Leading thoughtfully for transformation

by Andrew Simon

Leading Thoughtfully for Transformation, Leadership

We are living in a kind of paradox. On the one hand, with the maturing of globalisation and leaps in technology, the opportunities for new products, services, business models, ways of doing things and opportunities for the creation of individual and organisational wealth seem limitless. On the other hand, governments are facing massive reductions in revenue. The financial and subsequent political pressures that all public sector agencies face and will continue to in the foreseeable future, place severe constraints and dampeners on what we think can actually be done and achieved.

It’s a painful paradox and it presents an urgentset of challenges for leaders working in the public interest to respond to. These challenges require new ways of thinking, working and leading. In short they require leaders todiscover new purposes for their organisations and to transform existing ways of working into new ways of working that can cope and thrive with this paradox. Doing the same thing better is not the answer. The question is not simply to do with productivity or quality. These are lens which are limited and not particularly helpful in transformation. Rather, it’s really to do with thinking about and acting on the changing meaning of public services and then serving the public interests in seriously different ways. In transforming the way we work and the way in which we lead.

The mark of all effective leadership is the realisation of purpose. The test of a transforming kind of leadership is the capacity to conceive a different purpose that is congruent with the future and the paradoxes and dilemmas this may offer. The test then also requires the capability to activate and transform the aspirations and motivations of people to achieve this new purpose, this new way of serving the public interest.

One way of doing this is to exercise genuine thought leadership. That is, the act of thinking our way through challenges (not just seeking to spend our way through) of joining ends with means creatively and innovatively to achieve new purposes.

Thought leadership obviously entails strategic and analytical thinking, but it also requires thinking that challenges our experiences and conventional wisdom through imagination, creativity and risk taking. Thought leadership is not intellectualism. Rather, thought leadership takes place in context and deals with real fundamental, wicked tensions and seeks to bridge these for possible practical solutions through the force of an idea that has authority and moral weight. The breakthrough idea is transformational in quality and the more complicated the times, the more leaders are called to lead thoughtfully. This kind of thought leadership is not just about domain expertise, although this remains important. Rather, this kind of thought leadership is trans-domain in nature and can tap multi-domain expertise to look at and reframe issues in different ways to create and design workable solutions.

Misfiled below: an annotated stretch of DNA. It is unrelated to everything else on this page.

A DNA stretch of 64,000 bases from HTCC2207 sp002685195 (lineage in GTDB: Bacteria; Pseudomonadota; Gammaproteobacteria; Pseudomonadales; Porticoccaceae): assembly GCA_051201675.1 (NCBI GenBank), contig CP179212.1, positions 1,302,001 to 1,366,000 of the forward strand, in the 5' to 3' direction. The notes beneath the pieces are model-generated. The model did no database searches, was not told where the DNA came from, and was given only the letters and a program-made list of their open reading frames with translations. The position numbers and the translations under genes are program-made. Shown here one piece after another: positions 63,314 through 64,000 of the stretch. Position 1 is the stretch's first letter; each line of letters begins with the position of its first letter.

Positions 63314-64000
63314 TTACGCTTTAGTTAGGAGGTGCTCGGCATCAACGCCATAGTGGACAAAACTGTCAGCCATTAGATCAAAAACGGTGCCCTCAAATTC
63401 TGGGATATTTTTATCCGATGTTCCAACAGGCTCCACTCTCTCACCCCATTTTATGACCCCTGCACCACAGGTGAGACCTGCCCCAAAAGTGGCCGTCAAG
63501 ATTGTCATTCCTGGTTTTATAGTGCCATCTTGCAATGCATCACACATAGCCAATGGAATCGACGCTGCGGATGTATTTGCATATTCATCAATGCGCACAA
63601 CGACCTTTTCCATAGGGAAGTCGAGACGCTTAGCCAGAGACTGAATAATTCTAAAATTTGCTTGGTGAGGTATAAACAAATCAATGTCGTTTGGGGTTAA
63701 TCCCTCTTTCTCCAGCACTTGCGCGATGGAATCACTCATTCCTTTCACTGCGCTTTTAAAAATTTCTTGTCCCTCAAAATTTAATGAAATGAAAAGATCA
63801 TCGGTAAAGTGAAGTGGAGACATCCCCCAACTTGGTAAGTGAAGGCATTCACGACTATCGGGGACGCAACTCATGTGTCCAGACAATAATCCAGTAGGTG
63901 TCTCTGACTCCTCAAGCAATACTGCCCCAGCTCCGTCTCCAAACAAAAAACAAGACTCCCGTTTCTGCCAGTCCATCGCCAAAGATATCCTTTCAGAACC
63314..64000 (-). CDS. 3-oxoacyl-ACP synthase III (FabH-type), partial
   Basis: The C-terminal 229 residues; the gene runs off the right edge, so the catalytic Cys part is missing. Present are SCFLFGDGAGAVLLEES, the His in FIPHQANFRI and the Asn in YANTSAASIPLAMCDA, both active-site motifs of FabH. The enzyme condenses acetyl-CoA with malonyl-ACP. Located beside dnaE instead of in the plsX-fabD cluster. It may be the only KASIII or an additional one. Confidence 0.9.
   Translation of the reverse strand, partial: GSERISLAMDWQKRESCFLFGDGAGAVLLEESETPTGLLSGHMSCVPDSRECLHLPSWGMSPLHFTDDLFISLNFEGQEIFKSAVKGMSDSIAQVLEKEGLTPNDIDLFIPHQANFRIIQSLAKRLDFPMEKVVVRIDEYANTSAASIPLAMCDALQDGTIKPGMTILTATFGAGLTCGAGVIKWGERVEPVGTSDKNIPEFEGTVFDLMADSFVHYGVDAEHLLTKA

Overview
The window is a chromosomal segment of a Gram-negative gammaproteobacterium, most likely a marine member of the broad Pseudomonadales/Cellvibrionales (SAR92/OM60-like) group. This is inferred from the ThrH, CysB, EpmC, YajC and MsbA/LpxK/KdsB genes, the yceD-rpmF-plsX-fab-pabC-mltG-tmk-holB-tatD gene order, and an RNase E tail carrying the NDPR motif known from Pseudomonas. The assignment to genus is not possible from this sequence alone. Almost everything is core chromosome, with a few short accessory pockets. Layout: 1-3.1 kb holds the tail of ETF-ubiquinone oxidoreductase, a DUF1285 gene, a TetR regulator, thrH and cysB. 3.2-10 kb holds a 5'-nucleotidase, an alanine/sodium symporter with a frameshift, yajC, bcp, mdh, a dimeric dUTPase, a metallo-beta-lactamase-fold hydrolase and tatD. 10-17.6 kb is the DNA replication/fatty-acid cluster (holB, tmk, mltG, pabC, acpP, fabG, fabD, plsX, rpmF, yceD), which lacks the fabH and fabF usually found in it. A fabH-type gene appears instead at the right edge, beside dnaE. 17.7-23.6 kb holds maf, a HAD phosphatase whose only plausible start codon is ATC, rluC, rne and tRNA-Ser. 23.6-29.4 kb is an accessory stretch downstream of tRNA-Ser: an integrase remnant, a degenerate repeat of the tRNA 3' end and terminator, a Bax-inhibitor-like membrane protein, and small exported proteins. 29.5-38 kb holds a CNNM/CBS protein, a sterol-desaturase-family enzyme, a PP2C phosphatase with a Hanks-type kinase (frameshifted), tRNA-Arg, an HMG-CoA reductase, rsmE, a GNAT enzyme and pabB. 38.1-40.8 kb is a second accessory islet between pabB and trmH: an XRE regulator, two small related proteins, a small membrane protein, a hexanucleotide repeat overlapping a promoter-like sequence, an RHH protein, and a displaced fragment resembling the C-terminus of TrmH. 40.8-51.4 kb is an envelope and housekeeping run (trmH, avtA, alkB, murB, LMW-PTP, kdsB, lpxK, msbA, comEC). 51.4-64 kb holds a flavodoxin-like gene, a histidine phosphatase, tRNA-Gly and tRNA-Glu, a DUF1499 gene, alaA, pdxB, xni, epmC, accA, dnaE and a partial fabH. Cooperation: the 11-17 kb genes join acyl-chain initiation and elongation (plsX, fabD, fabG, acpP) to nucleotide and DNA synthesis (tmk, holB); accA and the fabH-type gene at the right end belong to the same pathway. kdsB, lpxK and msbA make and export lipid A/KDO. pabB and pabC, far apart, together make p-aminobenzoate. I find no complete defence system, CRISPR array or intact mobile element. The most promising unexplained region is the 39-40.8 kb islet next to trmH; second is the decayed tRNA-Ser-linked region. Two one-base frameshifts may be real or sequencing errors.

Thought leadership therefore represents a kind of leadership that is essential to transformational organisations. Staying relevant to dynamic, fast moving strategic and operational contexts requires organisations to think and act differently and to build this capability at all levels.

Building this kind of thought leadership requires a culture that encourages cross boundary and cross domain collaboration, shared risk taking and reward, a design discipline to the creation of ideas and solutions and leadership that inspires people to expand their comfort zones and basic motivations to see their work and organisational contributions as vital to their self actualisation.

Andrew is Chief Executive of Yellow Edge a company focused on inspiring individuals, teams and organisations to greater levels of performance.